At UCLA, Bath pursued her interest in health disparities and enlisted the help of two African Americans from outside her discipline to set up the American Institute for the Prevention of Blindness, which champions sight as a basic human right. The nonprofit initiated a new discipline known as community ophthalmology that changed the course of medicine and is now practiced worldwide.
While departures from the demographic norm may bestow a creative edge in terms of spotting issues and generating alternative solutions, if you are not part of the in-group, it is much harder to marshal the resources and backing you need to push ideas through the system. Many people give up.
Bath confronted this barrier when she conceived the radical idea of dissolving cataracts using lasers — a technology primarily associated with defense systems and blinding laser weapons at the time. She believed her approach could be less invasive and faster than existing treatments.
The ecosystem at UCLA did not support her work. Colleagues there offered zero encouragement. “When I talked to people about it,” she recalled, “they said it couldn’t be done.” Bath conducted initial experiments in her lab, but UCLA did not have the necessary lasers, and she was unable to secure grants to pursue her research in the U.S. So she reached out to her connections abroad — relationships she had built through the conference circuit — and “nagged them until they agreed to provide access to their labs.” In 1986, she took a sabbatical and moved to Europe for a year to pursue testing in advanced laser facilities at institutions in Berlin, Paris, and the U.K.
Within months of returning to UCLA, she finalized her complex three-in-one device — a tiny probe consisting of an optical laser fiber surrounded by irrigation and suction tubes — and performed her first tests on donor eyes.
Having perfected the technique, Bath went to the lab director to share her scientific breakthrough. His response spoke volumes: “You didn’t do that,” he told her. “That’s impossible.” He wouldn’t look her in the face.
His disbelief betrayed his low expectations. Decades of social science studies have established the negative impact of low expectations on performance — known as the Golem effect — including innovation. By this stage in her career, Bath was robust enough to keep her “eyes focused on the prize,” but for aspiring innovators, such slights or expressions of skepticism can be as damaging to their motivation as overt discrimination. It can crush a person’s confidence and resolve.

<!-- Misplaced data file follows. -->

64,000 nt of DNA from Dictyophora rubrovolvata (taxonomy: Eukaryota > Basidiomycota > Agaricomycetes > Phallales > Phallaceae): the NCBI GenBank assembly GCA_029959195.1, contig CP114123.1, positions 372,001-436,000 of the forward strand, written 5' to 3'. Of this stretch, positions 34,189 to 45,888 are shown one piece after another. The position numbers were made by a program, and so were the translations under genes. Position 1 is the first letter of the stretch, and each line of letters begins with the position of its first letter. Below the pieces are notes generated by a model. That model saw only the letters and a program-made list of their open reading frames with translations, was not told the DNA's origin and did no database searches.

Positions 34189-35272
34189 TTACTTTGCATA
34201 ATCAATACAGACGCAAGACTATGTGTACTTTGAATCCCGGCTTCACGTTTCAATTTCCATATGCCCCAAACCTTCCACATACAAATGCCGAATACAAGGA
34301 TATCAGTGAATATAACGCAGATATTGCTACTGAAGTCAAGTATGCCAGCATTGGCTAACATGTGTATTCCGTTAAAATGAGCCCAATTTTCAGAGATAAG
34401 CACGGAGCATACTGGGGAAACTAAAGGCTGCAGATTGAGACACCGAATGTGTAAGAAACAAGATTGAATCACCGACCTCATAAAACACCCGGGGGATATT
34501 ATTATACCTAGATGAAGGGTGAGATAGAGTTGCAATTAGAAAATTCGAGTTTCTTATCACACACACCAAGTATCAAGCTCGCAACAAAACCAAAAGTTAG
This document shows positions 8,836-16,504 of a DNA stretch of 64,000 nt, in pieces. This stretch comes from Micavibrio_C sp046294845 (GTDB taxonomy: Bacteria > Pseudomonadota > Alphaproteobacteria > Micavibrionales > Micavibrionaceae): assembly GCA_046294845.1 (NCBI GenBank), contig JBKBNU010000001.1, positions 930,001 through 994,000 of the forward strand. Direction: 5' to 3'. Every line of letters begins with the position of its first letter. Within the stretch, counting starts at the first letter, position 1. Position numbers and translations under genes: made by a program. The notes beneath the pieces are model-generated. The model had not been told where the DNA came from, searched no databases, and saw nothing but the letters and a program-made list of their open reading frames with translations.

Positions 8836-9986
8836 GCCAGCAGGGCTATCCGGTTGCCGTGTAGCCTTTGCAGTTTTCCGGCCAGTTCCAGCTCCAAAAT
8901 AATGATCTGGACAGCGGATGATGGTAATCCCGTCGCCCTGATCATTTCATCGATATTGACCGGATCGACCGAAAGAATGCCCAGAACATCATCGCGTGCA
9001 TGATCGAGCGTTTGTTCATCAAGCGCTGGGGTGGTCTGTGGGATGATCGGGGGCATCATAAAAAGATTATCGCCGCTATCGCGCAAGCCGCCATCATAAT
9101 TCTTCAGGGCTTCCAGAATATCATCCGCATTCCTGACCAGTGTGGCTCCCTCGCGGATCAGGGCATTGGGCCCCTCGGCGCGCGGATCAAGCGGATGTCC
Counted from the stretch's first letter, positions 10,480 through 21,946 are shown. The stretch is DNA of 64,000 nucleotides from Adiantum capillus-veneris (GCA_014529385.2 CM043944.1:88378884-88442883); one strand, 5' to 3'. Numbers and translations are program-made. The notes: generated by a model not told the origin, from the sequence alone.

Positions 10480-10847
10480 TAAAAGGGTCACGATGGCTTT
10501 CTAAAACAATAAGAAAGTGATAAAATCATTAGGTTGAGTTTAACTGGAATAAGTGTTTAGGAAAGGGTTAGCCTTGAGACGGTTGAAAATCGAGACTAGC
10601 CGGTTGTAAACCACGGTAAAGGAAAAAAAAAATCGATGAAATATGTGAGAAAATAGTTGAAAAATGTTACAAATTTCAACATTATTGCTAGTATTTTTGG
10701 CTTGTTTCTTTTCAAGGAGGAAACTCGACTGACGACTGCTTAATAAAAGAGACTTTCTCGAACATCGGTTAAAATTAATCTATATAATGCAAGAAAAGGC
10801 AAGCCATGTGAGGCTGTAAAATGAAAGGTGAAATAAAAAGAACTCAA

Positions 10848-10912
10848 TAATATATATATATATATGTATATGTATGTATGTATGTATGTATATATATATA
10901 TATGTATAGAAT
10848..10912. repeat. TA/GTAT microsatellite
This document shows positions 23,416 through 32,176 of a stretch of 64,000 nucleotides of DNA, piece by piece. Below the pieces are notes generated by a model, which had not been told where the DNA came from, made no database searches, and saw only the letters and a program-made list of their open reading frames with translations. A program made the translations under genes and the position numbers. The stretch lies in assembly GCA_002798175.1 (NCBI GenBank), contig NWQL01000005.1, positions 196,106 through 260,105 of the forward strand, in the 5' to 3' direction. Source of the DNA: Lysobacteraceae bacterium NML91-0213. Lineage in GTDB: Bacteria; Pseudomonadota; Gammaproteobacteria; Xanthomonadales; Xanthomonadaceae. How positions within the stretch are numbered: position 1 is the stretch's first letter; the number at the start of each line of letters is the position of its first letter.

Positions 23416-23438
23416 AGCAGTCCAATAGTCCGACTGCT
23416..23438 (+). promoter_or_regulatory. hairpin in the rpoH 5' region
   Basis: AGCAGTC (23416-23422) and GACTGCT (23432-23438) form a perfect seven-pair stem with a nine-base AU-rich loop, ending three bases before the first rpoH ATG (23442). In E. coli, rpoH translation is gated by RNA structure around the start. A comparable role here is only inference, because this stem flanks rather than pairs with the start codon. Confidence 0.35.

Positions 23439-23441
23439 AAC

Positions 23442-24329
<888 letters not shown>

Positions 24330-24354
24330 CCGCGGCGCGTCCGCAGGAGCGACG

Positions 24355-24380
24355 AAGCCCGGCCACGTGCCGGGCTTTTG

Bath’s laserphaco probe, as she called it, could be inserted through a 1-mm incision. It guaranteed cheaper, more precise, and more reliable treatment of cataracts, with reduced pain and faster recovery for patients. In the years that followed, she went on to improve the device and the method for using it several times, resulting in five U.S. patents, the last of which was awarded in 2003 for a combination laser and ultrasound cataract device. Her technique remains in use worldwide.
In one of her last public appearances, before her death in May 2019, Bath testified before the U.S. Senate Judiciary Subcommittee on the hidden obstacles facing women inventors and depriving the U.S. of more innovation, saying, “Based on my own personal experience, the oversights, slights, and disrespect of scientific contributions of women scientists and inventors demonstrated in the 1960s continues even today.”
Among the 610 inductees in the National Inventors Hall of Fame, there are only 48 women and just 30 African Americans. Until last year, there was still not one Black woman inductee. This year, Bath will become the first (after being nominated 11 years running), along with engineer Marian Croak. Both are to be inducted into the class of 2022 on May 5.
Bath is notable not only for her inventions and advances in medical practice, but for her incredible persistence and ability to navigate around barriers that could have derailed her at multiple points on her innovation journey. How many important innovations is the U.S. missing out on because of biases and systems that make it extraordinarily difficult for those on the margins to bring their breakthrough ideas to life?
There are lessons in this story for all of us. Outsiders like Bath are able to see the world with fresh eyes and can bring forth ideas and solutions that challenge our conventional thinking. We need to explicitly pay attention to these perspectives. Yet our inherent biases, low expectations, and skepticism often get in the way. So, as a first step, we need to acknowledge our own biases so that we can keep them in check and strive to enrich our thinking.
The COVID-19 pandemic has provided a prime opportunity to do this. The great shifts that have occurred in work culture, social systems, and wellness have generated a hotbed of new ideas, many of which have come from nontraditional sources. We would be well served to listen to them.